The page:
Multi-Channel Ads: The Importance of 'Scent'

Interactivity is a cool feature and all, but old school mass media muscle still builds brand recognition better than anything else out there. And that's why cross-channel marketing works so well – you can get the best of both worlds by using the mass media to build brand recognition and interactive online ads to pick up where the TV or radio ads left off.

A good example of this is the old Capital One Venture card campaign featuring Alec Baldwin. Here's the TV commercial:

And if you don't recall the Facebook ads, here's a screenshot:

venture-miles-are-better-capital-one-facebook-ad

Watch the ad then observe the Facebook ad. The important thing to note about this ad is the carry-over elements from the TV ad, specifically:

  1. Image of Alec Baldwin
  2. Main offer
  3. Messaging theme

In web optimization terms, we refer to this as "scent" and would say that the Facebook ad maintains a strong "scent trail" from the TV ad.

This is important because whenever there's a lack of scent, there's also a lack of conversion – customers lose the "trail" they were following and stop clicking (or click away from your ad/website/cart/etc.).

The following ad is an example of "dropping the scent" from the TV to Facebook ad:

nokia-lumia-900-is-here-facebook-ad

So why does this ad represent such a disconnect? Well, first watch the TV Ad.

Great ad, right? Now ask yourself what you remember most from the commercial. Here are a couple of things that popped up in my mind:

  • Smartphone "beta test" is over
  • The goofy announcer
  • "Was I a beta tester?"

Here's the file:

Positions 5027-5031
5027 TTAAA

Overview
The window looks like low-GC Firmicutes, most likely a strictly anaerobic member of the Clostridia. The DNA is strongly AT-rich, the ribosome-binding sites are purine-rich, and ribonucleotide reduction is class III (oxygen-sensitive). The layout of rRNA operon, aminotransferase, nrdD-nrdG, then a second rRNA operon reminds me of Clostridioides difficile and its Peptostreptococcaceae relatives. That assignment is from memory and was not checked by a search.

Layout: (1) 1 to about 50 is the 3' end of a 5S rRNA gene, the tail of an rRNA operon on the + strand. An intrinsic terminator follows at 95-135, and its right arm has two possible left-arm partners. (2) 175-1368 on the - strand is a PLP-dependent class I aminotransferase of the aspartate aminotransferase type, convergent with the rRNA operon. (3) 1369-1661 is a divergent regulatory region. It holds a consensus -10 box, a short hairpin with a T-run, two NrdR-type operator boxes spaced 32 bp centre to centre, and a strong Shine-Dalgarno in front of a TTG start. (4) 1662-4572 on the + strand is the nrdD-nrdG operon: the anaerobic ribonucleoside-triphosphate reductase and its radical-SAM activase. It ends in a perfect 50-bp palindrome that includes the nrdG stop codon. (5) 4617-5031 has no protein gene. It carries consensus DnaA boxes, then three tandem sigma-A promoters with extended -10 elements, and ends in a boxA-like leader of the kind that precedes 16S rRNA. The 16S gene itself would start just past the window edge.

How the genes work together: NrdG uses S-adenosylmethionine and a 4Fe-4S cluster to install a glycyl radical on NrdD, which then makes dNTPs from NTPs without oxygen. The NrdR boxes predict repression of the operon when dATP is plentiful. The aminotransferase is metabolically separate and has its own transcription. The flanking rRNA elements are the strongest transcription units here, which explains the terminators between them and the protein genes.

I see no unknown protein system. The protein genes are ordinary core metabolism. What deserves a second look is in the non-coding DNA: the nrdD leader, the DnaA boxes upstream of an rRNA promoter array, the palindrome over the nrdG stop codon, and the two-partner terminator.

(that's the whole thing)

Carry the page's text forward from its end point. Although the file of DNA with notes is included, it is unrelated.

• The picture of the bright blue phone at the end.

So which of these elements is used in the Facebook ad?

Pretty much none.

Yes, the message copy echoes the theme of the ad by claiming that other smartphone owners are part of "an elaborate product test," but the key terms of "smartphone beta test" or "Were you a beta tester?" aren't there. Neither is there a picture of the goofy announcer nor a pic of the phone featured in the ad.

Here's what the ad could have looked like:

nokia-lumia-900-is-here-ad-scent

sick-of-beta-test-phones-scent

Now, I'm not saying that either of these ads is perfect, but each of them contains a much better scent match-up to the commercial than the original.

And they do this by carrying over the keywords and terminology as well as imagery.

In the top ad, the imagery is from the Times Square Jumbotron that opens the commercial, and in the bottom it is an image of the announcer.

Also, both ads promise to provide the prospect with a more compelling look at the phone as well as claim substantiation as soon as she clicks on the ad, which is a solid CTA for this kind of cross-channel ad.

Whereas these two examples focus on TV and Facebook, the same concept applies to PPC, display and all other channels.

The TV or mass media ads create awareness and possible interest, while the Facebook ads pick up where the TV ads leave off. But they can't pick up anything unless they also carry-over the scent. That's what we call persuasive momentum and that is how you get your prospects to convert.

About the author

Named one of the top 20 most influential PPC experts by PPC Hero, Noran is a digital marketing consultant, columnist, speaker and instructor. She is a board member of the local Los Angeles chapter of SEMPO, as well as an Associate Instructor of the Master Certification in Conversion Optimization Course at Market Motive.

She specializes in analyzing the PPC customer journey, creating buyer momentum and optimizing their experience from click to conversion. Her passion for understanding today's customer is a key driver to her analysis of industry trends and keeping up with the latest in PPC, voice of customer, analytics, and conversion optimization.

In addition to writing for publications such as SES Magazine and ClickZ, Noran is also a frequent speaker at the SES conferences, the Internet Marketing Conference and the Online Marketing Summit.

When Noran is not online, she is either traveling or diving with sharks in the Red Sea.